Iron-manganese-neon spectrum
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Absorption

Spectra of stellar photospheres are generally described by a continuum flux level with absorption lines superimposed upon it. The absorption lines can be characterized by their wavelength, depth and shape, which reflect plasma conditions (temperature, pressure, chemical composition, magnetic field strength) and atomic parameters (isotope structure, hyperfine structure, Zeeman splitting, oscillator strengths). The FTS measurements provide information on a spectral line’s wavelength, intensity and structure and even the transition energy levels. When coupled with experimental energy level lifetime measurements the FTS data lead to transition oscillator strengths. These data provide the necessary atomic line description that serves as input for synthetic spectrum codes.

The analysis of stellar spectra aims to determine the plasma conditions using spectral lines having known atomic parameters. In particular, the chemical composition of the plasma plays an important role in revealing the dynamical processes at work in stellar atmospheres and even the past history of the galaxy. Our analysis of the solar spectrum is directed to quantifying elemental abundances for use of the Sun as an abundance standard by using improved atomic data.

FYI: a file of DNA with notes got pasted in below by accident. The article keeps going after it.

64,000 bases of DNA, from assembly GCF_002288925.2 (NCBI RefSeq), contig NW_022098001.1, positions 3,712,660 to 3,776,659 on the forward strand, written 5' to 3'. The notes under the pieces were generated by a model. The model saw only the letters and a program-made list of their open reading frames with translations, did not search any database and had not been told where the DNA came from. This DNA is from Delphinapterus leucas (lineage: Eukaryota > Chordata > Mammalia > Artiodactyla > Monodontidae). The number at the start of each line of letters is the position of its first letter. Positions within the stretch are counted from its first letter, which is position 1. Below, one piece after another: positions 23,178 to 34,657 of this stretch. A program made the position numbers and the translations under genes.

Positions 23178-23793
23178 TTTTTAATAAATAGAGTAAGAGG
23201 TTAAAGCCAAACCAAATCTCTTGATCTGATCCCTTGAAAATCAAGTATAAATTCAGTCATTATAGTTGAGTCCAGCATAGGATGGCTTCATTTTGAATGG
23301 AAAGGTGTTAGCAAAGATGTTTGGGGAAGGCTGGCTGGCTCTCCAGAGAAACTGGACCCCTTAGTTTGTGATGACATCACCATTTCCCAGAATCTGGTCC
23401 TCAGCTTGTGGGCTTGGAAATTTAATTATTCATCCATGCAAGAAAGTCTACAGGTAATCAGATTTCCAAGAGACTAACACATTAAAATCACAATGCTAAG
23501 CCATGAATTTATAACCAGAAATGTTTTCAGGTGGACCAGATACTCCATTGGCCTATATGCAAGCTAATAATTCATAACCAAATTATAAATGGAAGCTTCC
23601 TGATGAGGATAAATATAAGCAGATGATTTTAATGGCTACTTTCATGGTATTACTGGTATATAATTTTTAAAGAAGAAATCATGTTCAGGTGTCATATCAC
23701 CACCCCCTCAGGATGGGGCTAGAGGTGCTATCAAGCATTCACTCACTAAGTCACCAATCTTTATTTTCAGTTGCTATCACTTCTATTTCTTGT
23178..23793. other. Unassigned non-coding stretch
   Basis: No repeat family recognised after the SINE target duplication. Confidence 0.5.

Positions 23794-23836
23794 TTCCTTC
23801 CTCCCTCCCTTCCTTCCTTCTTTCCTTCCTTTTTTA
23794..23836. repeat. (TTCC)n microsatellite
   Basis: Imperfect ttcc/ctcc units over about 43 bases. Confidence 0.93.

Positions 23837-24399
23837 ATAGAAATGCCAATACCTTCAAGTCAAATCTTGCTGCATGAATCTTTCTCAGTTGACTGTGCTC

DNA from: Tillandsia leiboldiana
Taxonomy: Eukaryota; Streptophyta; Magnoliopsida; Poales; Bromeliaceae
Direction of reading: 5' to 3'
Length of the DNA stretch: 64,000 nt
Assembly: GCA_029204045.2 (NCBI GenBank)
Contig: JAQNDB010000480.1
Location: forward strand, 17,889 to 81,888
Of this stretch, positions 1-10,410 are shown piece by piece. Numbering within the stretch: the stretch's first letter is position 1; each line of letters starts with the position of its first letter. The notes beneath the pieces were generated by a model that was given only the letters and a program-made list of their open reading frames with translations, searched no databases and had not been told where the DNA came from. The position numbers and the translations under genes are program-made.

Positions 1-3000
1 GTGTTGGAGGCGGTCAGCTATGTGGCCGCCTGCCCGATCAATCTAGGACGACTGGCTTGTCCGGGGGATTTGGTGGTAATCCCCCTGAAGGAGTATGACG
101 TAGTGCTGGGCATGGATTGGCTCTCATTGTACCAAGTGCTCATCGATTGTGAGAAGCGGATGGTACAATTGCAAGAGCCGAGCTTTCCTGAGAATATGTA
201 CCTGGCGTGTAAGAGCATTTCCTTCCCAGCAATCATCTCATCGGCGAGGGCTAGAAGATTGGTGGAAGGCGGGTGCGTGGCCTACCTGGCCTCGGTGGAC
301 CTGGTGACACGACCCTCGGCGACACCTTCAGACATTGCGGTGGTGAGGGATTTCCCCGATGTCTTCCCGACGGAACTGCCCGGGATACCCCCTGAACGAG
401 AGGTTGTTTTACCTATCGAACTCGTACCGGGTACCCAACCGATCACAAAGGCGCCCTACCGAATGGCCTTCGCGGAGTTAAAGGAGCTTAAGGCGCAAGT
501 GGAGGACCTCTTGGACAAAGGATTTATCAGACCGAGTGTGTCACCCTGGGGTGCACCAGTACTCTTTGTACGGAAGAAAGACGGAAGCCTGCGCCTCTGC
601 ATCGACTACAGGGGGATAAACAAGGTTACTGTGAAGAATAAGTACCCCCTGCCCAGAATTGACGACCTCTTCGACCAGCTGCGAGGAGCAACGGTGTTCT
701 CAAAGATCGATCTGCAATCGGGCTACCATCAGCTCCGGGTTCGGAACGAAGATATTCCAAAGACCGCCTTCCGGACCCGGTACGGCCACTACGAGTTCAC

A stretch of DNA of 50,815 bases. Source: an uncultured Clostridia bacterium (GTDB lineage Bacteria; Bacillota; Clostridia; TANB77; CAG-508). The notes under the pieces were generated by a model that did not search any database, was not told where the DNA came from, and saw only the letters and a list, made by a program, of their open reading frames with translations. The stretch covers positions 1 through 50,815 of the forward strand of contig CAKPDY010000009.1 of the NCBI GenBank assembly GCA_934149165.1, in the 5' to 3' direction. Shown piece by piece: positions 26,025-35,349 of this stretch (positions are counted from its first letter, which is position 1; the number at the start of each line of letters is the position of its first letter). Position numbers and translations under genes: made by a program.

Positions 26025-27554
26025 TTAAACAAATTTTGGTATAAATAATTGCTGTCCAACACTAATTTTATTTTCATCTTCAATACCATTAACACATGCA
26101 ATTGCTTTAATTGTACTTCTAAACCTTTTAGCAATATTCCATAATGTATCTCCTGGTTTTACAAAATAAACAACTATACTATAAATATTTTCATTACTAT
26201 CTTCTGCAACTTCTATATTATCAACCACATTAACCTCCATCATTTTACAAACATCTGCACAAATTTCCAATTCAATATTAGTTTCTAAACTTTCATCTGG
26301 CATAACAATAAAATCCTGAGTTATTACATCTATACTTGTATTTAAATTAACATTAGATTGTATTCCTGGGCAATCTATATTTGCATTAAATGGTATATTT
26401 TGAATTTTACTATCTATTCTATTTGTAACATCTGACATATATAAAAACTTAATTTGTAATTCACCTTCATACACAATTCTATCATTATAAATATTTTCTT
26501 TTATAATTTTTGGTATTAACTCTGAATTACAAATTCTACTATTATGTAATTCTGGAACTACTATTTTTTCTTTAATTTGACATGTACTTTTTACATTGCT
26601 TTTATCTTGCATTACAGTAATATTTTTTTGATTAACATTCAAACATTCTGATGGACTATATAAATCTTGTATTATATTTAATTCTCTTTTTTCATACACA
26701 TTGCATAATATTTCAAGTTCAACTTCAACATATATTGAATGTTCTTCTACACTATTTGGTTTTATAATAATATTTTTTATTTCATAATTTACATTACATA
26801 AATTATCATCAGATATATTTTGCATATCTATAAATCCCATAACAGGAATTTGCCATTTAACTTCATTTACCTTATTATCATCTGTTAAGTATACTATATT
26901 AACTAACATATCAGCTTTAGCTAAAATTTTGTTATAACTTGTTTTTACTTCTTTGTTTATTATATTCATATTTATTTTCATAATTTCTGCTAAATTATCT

For many stars hotter than the Sun, the deviation of the chemical abundance pattern from the solar distribution is marked by peculiarities in both elemental abundances and isotopic ratios that have their origins in the dynamics of the atmosphere. It is theorized that a delicate balance of forces involving radiation and gravity is responsible for creating the quiet conditions in the stellar atmosphere that allow atom/ions to diffuse to higher or lower atmospheric depths. Our observations of these chemically peculiar stars are directed to defining peculiar element abundance distributions as well as isotopic anomalies for the various types of peculiar stars.

Chemical compositions in stellar atmospheres may also be different from the solar distribution due to the original composition of the star forming clouds. The early history of the Galaxy can be studied from the spectra of halo stars. Our laboratory data are being applied to revealing the age of the Galaxy, through observation of spectral lines of radioactive elements, and the mechanisms for the creation of elements from its earliest generations of stars.

 



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